Love Trumps Nothing

By Kyle Sebastian Vitale.With the November elections, as with so many recent social conflicts, the word love has re-entered our national lexicon. Hashtags, t-shirts, and protests announce that “Love Trumps Hate.” Hurting voters express love for the refugee, the Muslim, the LGBTQIA+ through moving Facebook posts. Meanwhile, President-Elect Trump claims electoral victory to the tune of a new nationalism that expresses love of country in a spectrum of colors.Yet these same pathways also … [Read more...]

Trump as Archetype: The Golem Has Run Amok

By Shalom Goldman.A year ago, as U.S citizens of both political parties were developing a fascination with Donald Trump, no pundits came forth with a mythic or religious way to understand Trump's appeal or his ability to strongly repel those not attracted to him.  As I teach college courses on the intersection of religion and politics, I was hoping that someone quicker and wiser than I am would come forward to situate the Donald in the world of archetypes, and remove him—if only br … [Read more...]

Diwali and the Election: Truth, Light, and Meaning in the Voting Booth

 By Anantanand Rambachan.Diwali is the Hindu festival of light, and we pray each year to be led from untruth to truth (asato mā sad gamaya), from darkness to light (tamaso mā jyotir gamaya), and from the transient to that which has ultimate value (mṛtyor mā amṛtaṃ gamaya). The truth that we pray for on Diwali is the truth of goodness and righteousness. It is truth that challenges us to search into our minds, hearts and traditions for the ethical values that guide our daily choice … [Read more...]

Mike Pence on the “American Heartland” and the Holy Land

By Shalom Goldman, Middlebury College. The Republican Party platform, posted last week, gives the American-Israeli relationship considerable space. Pundits in the U.S. and Israel have duly noted the absence in the platform of any reference to a "two-state solution"—a phrase that appeared in the 2012 Republican platform but has now become identified with the Democratic Party and the State Department tenures of Hillary Clinton and John Kerry. Republicans are by inference rejecting … [Read more...]

Setting the Global Table

By Rev. Dr. Joel C. Hunter.  Food and faith go way back:The pretzel is supposed to remind one of a child kneeling in prayer, invented by French monks around 610 A.D. The extreme length of the average rice noodle represents longevity, particularly important to those of the Taoist tradition. Ancient kitchens had to quickly get rid of their ingredients the day before Lent, which led to the experiment that became the pancake. Matzo is unleavened bread, meant to … [Read more...]

Brexit: What Happened? And What’s Next?

By David Binder.  A day is a long time in politics.At 10pm Thursday, 23 June, polling stations closed in regard to a UK-wide referendum of the UK’s membership of the European Union (EU).In the words of The Clash: Would we stay or would we go?The polls, betting markets, conventional wisdom, and even Nigel Farage (arguably the leading figure of the ‘Leave’ campaign) all indicated that we would vote to remain in the EU. How wrong they all were! By Friday morning, by a pe … [Read more...]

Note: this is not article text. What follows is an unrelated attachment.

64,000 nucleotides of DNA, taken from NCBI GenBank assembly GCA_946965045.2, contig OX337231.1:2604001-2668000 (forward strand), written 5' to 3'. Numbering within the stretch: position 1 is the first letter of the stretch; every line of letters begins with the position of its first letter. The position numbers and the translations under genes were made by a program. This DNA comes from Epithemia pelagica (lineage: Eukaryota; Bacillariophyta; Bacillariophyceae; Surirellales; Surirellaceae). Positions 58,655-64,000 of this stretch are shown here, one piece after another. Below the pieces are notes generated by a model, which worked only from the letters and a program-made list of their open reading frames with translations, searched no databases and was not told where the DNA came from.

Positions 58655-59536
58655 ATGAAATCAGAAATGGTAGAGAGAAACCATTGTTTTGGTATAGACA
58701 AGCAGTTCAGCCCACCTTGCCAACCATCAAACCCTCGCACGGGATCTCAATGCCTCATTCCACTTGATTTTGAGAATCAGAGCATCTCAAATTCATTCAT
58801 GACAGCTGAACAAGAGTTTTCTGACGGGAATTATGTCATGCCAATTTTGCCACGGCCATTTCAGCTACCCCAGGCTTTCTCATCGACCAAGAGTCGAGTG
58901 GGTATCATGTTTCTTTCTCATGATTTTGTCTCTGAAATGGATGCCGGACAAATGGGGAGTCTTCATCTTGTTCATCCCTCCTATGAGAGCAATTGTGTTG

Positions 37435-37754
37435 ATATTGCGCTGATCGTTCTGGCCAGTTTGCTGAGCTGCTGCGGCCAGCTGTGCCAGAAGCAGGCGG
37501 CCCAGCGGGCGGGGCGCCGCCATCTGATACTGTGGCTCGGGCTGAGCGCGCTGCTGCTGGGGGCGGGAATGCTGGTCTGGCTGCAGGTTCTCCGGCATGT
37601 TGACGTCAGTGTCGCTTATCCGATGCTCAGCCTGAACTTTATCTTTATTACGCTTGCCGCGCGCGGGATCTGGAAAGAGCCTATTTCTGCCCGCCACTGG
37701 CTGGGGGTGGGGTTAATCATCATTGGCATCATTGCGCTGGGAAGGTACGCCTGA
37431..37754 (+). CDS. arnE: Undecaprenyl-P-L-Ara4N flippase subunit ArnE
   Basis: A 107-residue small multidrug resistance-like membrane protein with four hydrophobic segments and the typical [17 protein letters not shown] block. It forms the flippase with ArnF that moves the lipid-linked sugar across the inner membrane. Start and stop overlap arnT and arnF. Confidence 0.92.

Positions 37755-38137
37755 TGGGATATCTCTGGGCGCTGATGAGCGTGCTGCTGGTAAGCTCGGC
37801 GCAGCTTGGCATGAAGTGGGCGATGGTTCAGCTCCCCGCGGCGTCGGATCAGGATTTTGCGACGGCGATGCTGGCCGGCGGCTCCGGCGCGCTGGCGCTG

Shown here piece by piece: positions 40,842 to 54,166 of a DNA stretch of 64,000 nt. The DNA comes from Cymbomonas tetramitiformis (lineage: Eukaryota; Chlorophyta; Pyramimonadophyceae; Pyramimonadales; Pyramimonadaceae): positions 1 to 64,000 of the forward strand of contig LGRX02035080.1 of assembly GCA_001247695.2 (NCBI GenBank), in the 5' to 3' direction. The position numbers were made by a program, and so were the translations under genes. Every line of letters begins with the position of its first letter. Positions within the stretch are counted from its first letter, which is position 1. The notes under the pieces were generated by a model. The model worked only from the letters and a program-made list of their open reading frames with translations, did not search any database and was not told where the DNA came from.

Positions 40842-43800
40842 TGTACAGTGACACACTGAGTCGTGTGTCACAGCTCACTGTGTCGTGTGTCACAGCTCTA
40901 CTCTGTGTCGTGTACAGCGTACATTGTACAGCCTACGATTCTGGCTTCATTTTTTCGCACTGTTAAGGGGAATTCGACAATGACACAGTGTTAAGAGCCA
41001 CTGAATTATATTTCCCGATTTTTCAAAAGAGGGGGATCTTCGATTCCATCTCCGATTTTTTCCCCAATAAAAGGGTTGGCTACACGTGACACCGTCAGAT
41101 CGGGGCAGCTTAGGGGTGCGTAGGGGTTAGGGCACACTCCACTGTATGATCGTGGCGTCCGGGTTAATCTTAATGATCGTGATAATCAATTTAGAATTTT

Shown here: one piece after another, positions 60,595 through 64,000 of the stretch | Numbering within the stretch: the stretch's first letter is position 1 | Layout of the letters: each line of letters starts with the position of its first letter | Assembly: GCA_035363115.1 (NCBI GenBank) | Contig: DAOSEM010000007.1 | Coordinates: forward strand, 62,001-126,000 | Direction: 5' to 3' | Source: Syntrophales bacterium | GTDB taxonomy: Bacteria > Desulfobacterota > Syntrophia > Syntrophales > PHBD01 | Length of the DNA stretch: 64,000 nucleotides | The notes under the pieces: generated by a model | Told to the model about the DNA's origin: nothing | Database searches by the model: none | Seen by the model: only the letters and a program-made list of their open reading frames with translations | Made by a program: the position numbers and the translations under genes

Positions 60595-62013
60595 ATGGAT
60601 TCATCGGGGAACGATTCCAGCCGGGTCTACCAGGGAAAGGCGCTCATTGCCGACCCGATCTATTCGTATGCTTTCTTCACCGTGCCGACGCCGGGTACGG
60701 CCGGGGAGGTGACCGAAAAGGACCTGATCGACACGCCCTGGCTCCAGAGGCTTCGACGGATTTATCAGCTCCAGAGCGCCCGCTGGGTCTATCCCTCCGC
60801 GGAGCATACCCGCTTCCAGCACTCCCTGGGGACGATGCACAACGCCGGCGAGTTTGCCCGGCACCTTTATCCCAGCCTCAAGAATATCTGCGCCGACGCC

Christianity and Culture in the 2016 Election

By Jim Rotholz.a katz / Shutterstock.com  Election years reveal much about American culture that otherwise lies hidden from view. The 2016 presidential contest has been especially revealing, exposing a modern-day form of tribalism that afflicts Americans across the political spectrum.One essential trait of tribal affiliation is establishing social borders: line-drawing, “us” versus “them,” “our people” against “not our people.” In the American political arena it has devolved i … [Read more...]

Religious Communities: Welcoming the “One-Percent”

By Shaun Casey.The success of refugee resettlement undoubtedly has required a “whole of society collaboration,” and it is a woefully under-told good news story.  During the past few months, I’ve been privileged to have one-on-one conversations with some of the “1 percent” in the United States. To be clear, I’m not talking about the wealthiest of the approximately 318 million Americans in the United States. I’m referring to refugees resettled in cities like Des Moines … [Read more...]

Poland’s Battle Between Theocracy and Secular Democracy

By Beth Holmgren, Duke University.   In early April, the Middle Ages engaged in an unusual skirmish with the 21st century in cities across Poland. During a Sunday mass in this overwhelmingly Catholic country, priests read their congregations a letter from the Polish Episcopate calling for an unconditional ban on abortion. Scores of women then walked out in protest, their exodus filmed in famous churches such as St. Mary’s Basilica in Gdańsk and Saint Anne’s Church in Wars … [Read more...]

Daniel Berrigan and Rabbi Ben-Zion Gold: Missing Voices for Human Worth

By Shalom Goldman.Embed from Getty ImagesApril saw the passing of two very courageous American religious figures, the Rev. Daniel Berrigan and Rabbi Ben-Zion Gold. Berrigan, a Catholic priest and member of the Jesuit order, had reached the age of 94. Rabbi Gold, a Conservative rabbi, was 92.Berrigan was born in 1921 to a working-class Catholic family in the Midwest. Gold was born in Poland in 1923 and with his family was deported to Auschwitz at age 17; he was the only one of hi … [Read more...]